Hello my dears!
Apologizes for the long absence from the blog.
But I'm back!
I really hope you enjoy this ❤️
Let me know what part resonated most for you?
Have you have ever learned something about yourself from your pet?
Please feel free to share your stories in the comment section of my blog.
Peace, Light & Love,
"A great horse will change your life. The truly special ones define it..."
My heart was in my mouth and I hardly dared to breathe. I silently prayed again and again, “Please let this be okay…”
Terrified and seriously questioning my own judgement, I watched the pair before me engage in an epic battle of wills.
I don’t normally let other people work with my horses, but this time I agreed. S. loved and used to own horses before she had an accident (unrelated to horses). It had been over 11 months now, and she told me she was working on her confidence in all the things that seemed so effortless before losing a limb.
I had been putting a lot of work into Cygnet, and I thought she out of all my horses would be okay. We have a decent relationship with quite a bit of trust.
The moment I put Cygnet in the round yard I had twinges of misgivings, but I ignored them. Instead I explained a little of what I was doing with Cygnet to S. and gave a quick demonstration of getting Cygnet to back up without me touching her, just by using my energy.
Excited, S. led Cygy into the round yard and asked her to move around in a circle. Cygy turned and looked me straight in the eye as if to check if I was okay with this. I gave her a nod and with a great sigh and little shake of her head she moved off at a slow trot, continuously checking back with me to make sure it was still okay.
At first Cygy did as she was asked. But then something happened; maybe S. mistimed a cue, her energy didn’t quite match her ask, or an ask wasn’t removed quite fast enough and turned into a nag.
Cygnet looked over at me as if to say, “What the hell? I'm doing it! Tell her to stop nagging me!”
Although I offered S. some suggestions, the situation continued to worsen. Something in their personalities started to clash and Cygnet seemed to take this as a great insult. Her reluctant obedience soon turned into a show of utter disrespect and defiance, something I hadn’t seen in some time since I’d been working with her.
Up until that moment I had forgotten what a difficult horse Cygnet was when she came to me. She was shut down and catatonic from her previous people forcing her to obey, and I had to work hard to earn her respect, enlisting the expertise of a good friend and horsewoman. We had forged such a good relationship over time, it was easy to forget what Cygnet used to be like.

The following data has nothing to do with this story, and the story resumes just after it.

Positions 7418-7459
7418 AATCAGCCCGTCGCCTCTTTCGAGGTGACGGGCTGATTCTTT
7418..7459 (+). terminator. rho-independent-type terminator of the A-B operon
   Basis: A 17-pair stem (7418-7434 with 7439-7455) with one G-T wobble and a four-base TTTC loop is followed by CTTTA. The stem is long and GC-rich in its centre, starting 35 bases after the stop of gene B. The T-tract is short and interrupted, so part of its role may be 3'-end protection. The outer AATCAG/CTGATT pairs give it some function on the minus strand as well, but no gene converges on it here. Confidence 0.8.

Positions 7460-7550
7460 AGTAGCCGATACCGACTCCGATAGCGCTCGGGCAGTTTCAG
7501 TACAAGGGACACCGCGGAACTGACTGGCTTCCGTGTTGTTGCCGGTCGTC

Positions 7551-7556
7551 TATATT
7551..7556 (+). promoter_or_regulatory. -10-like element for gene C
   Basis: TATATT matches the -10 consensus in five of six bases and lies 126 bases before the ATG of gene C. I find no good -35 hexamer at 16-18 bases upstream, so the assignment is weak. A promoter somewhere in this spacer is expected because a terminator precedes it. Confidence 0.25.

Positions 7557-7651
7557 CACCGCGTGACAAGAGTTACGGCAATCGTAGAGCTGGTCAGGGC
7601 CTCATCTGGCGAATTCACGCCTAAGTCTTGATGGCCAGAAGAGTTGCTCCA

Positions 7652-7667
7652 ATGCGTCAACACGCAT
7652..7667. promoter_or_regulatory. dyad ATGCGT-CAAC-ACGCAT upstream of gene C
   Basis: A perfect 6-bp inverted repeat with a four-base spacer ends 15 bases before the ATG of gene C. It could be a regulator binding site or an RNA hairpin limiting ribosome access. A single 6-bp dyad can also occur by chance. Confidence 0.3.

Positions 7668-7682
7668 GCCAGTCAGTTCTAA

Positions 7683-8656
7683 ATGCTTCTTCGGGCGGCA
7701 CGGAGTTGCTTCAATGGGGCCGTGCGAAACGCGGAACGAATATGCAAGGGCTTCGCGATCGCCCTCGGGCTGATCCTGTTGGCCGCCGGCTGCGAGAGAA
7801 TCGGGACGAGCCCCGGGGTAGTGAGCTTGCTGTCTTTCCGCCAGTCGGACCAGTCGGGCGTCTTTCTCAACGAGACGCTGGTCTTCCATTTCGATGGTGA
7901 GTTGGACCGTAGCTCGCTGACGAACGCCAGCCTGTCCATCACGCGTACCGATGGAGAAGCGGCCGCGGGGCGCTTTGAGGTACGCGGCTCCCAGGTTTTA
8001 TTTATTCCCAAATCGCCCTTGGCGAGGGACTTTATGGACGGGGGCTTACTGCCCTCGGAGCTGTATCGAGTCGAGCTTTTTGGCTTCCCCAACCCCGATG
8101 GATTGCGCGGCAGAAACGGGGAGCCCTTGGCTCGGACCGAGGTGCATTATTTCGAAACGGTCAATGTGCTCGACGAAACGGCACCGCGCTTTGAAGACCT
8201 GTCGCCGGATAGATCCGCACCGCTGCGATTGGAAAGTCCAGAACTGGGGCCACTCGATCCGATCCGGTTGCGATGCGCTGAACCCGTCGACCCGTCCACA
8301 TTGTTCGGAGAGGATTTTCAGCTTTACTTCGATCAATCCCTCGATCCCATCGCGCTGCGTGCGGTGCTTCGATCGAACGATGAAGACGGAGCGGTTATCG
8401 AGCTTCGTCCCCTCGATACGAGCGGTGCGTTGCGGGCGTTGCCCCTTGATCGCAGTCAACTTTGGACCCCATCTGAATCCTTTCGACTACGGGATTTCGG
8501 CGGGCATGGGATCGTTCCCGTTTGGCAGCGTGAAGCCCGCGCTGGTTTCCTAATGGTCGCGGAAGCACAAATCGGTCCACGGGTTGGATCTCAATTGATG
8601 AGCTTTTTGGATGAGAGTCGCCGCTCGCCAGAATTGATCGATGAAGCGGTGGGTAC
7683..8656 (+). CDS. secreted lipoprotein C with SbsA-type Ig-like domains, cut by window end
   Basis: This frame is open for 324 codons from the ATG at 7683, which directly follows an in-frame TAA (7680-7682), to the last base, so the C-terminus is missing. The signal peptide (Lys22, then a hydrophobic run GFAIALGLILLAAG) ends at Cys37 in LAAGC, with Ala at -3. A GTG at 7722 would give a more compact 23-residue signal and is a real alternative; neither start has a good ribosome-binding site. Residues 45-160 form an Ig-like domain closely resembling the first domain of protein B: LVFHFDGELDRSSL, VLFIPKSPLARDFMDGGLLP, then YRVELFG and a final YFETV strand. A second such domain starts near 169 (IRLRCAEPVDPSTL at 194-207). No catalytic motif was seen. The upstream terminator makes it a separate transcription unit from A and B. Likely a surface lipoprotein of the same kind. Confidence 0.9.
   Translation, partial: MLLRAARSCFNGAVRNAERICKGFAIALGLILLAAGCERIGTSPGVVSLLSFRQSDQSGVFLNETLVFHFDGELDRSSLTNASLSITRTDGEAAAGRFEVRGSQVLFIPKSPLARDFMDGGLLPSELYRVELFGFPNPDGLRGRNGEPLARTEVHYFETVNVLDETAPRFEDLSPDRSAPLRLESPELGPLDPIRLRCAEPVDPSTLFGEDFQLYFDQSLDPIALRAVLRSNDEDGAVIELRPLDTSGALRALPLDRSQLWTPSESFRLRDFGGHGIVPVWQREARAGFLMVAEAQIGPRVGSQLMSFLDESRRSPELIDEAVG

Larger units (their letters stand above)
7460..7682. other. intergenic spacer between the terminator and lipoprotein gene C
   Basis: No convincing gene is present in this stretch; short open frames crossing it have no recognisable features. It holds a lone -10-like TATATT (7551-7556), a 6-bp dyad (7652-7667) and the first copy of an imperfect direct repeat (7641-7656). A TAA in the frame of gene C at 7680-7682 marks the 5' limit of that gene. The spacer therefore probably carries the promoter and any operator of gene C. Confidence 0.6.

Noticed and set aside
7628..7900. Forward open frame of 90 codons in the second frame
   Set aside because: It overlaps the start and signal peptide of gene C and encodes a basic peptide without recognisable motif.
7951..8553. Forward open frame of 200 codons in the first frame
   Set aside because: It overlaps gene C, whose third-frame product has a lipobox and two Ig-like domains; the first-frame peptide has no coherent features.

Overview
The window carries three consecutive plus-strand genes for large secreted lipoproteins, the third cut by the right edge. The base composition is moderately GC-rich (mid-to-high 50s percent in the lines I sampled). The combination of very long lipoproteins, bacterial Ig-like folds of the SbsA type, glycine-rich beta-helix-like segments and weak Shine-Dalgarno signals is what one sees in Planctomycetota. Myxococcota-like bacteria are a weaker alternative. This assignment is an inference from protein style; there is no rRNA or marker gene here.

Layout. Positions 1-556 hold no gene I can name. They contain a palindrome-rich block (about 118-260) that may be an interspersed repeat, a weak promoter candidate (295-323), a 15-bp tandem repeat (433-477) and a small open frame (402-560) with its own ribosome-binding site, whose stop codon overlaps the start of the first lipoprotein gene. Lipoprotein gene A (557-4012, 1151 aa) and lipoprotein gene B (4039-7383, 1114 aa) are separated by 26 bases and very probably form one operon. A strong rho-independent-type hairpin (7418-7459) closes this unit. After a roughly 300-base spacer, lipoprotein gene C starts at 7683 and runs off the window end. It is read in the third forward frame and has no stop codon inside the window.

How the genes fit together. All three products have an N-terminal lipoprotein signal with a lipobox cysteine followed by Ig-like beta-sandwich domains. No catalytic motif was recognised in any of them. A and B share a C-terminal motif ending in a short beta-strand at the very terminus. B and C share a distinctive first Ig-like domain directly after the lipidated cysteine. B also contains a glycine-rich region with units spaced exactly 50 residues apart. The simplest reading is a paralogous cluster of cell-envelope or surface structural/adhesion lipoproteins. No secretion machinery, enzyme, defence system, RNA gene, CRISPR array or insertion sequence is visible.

Things rapidly escalated and Cygy wasn’t looking at me for instructions anymore. Both Cygnet and S. showed no fear, with S. reading Cygnet as easily as Cygnet was reading her. It had become a battle of wills.
Suddenly Cygnet wheeled around in a great cloud of dust, her hind quarters against the fence. She stood breathing hard, facing S. As S. began to advance, Cygnet squared up and drew herself up to her full height, nostrils flaring, neck arched and eyes glaring in a way that I had never seen before. It terrified me; she was ready to fight.
Cygnet looked as though she was going to rear on top of S. My heart was in my mouth and I held my breath, praying things would be okay, and wondering if I could somehow step in before it got dangerous.
But just as I was thinking this both S. and Cygnet paused... A long second dragged by and bled agonizingly into the next. Finally, amazingly, I heard both of them let out a sigh. S. moved back. It was only a tiny movement on her part but enough for Cygnet to relax her battle stance, lower her head and begin licking and chewing, move toward S., all the fire in her eyes gone just like that.
And suddenly they were two good friends making nice and rubbing on each other.
It was the most incredible thing I have ever witnessed.
Afterwards I apologized to S. for my horse’s behaviour, but she shook her head and laughed.
“No, she was incredible. I don’t have any boundaries since the accident - I just keep pushing.
She showed me that I need to STOP, that sometimes I can't keep pushing.”
In that moment I remembered what an amazing teacher Cygnet is; our animals’ behaviour can show us so much about ourselves, when we stop to breathe, take a step back and listen.
Siobhan is a Visual Artist Connecting Animal Lovers with Customized & Magical Animal Portraits, and an optimistic realist with a day job.